Immediate jail terms for knife crime halve during pandemic
- Credit: Archant
The number of immediate custodial sentences handed out for knife and weapon offences halved in Suffolk over the last year, according to latest figures.
Just 32 people went straight to jail for possessing a knife or offensive weapon, or using one to threaten violence, compared to 64 the previous year.
Immediate custodial sentences accounted for less than one in five (19%) of all 171 outcomes for 197 offences in the year ending March 2021, compared to more than a third (34%) of 193 outcomes for 220 offences the previous 12 months.
Ministry of Justice (MoJ) data showed that more people were instead dealt with by way of caution (27% compared to 18%), or with a community sentence (23% compared to 18%).
Almost two thirds (20) of those to avoid going straight to jail had at least one relevant previous conviction, including one with two previous convictions for using a knife of offensive weapon to threaten violence.
Offensive weapons include anything made or adapted to cause injury, or intended to be used as a weapon.
The maximum sentence for possession offences is four years’ custody, with a minimum sentence of at least six months’ custody for anyone with a previous relevant offence on their record.
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Threatening with a weapon should carry a mandatory minimum sentence of six months.
Over the last 12 months, defence barristers across the country have argued that, due to the impact of Covid-19 on prison conditions, judges should seek alternatives to immediate custody when sentencing offenders.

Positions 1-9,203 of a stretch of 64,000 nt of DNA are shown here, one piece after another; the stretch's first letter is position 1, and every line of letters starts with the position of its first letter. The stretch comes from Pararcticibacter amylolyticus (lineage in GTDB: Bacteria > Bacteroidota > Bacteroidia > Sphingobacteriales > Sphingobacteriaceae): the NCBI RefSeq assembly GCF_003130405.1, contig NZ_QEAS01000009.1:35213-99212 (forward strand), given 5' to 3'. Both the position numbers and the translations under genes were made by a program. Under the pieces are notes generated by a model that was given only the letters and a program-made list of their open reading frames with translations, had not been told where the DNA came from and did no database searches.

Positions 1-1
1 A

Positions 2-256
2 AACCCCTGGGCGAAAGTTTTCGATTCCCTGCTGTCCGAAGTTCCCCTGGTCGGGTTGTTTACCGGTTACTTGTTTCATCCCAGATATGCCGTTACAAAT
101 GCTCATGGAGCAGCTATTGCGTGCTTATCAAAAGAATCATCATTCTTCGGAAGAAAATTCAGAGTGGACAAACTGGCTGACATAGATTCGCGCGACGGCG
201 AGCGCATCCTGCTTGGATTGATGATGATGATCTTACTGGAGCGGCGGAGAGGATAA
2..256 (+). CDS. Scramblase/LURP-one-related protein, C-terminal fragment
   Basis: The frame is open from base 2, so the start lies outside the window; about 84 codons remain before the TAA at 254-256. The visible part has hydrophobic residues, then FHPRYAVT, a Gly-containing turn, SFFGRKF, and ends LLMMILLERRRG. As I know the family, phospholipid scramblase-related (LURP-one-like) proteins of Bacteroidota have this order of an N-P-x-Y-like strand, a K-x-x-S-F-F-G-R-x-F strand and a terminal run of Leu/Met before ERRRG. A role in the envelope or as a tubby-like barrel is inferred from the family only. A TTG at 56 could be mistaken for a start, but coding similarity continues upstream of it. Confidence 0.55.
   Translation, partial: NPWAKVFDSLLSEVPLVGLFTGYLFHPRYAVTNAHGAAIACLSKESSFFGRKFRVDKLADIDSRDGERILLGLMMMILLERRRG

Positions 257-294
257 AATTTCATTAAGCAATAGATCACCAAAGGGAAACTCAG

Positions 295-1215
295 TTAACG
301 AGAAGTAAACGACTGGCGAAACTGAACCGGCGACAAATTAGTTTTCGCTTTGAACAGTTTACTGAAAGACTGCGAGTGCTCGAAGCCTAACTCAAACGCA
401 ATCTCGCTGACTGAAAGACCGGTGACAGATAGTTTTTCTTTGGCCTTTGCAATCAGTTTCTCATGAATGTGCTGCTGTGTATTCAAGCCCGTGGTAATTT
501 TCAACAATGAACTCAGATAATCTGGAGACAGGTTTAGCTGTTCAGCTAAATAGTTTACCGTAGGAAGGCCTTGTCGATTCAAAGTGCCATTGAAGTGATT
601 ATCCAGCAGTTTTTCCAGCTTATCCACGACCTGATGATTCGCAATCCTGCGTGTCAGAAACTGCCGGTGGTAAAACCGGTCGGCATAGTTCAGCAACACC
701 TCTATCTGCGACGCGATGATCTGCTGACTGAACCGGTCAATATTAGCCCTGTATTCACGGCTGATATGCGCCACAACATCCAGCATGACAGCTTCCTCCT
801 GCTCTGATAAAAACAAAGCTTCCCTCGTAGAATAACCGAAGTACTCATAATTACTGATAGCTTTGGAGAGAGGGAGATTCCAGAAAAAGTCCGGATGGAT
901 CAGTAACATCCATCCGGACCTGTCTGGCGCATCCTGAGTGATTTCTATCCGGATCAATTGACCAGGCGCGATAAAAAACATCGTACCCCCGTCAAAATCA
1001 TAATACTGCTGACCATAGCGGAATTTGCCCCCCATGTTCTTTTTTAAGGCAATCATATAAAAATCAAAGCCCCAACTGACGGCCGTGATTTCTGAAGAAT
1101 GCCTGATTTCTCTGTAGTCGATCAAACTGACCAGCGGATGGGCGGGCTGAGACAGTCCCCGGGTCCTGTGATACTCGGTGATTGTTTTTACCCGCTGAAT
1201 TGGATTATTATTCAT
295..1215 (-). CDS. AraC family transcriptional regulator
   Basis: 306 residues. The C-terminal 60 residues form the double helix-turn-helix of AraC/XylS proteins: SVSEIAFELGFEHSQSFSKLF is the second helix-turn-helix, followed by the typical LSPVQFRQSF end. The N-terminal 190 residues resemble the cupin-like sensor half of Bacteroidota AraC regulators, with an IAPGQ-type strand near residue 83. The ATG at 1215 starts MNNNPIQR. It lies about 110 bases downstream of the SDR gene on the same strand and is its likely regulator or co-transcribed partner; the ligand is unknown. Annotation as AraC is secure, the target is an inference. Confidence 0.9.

Lawyers cited the Court of Appeal case of R v Manning, in which the Lord Chief Justice said that judges and magistrates should keep in mind that the impact of a custodial sentence was likely to be heavier during the pandemic because those in custody were confined to cells for much longer periods than would otherwise be the case, were unable to receive visits and were likely to be anxious about the risk of Covid-19 transmission.
However, the use of suspended sentences for knife and weapon offences remained stable in Suffolk over the last year (from 20% to 19% of all outcomes).
The MoJ said the fall in immediate custodial sentences was likely to have been affected by changes during the pandemic.
It said the law also allowed the courts to depart from minimum sentences if there are particular circumstances which would make it unjust.
It is also possible that an early guilty plea could result in an overall sentence below the minimum.
The Police, Crime, Sentencing and Courts Bill will seek to ensure that courts depart from minimum sentences only in exceptional circumstances, said the MoJ.
A spokesman added: “Those caught carrying a knife are more likely to be sent to jail, and for longer, than they were a decade ago.
“We are also recruiting 20,000 extra police officers, making it easier to use stop-and-search and ensuring the most serious offenders spend more time behind bars to protect the public.
“Meanwhile, our action to deliver speedier justice is showing positive results – outstanding crown court cases are dropping, and have fallen by around 70,000 in the magistrates’ since last summer.”
According to the MoJ, offenders are more likely than in 2010 to receive an immediate custodial sentence and are less likely to receive a caution, while average custodial sentence lengths have generally increased over the last decade.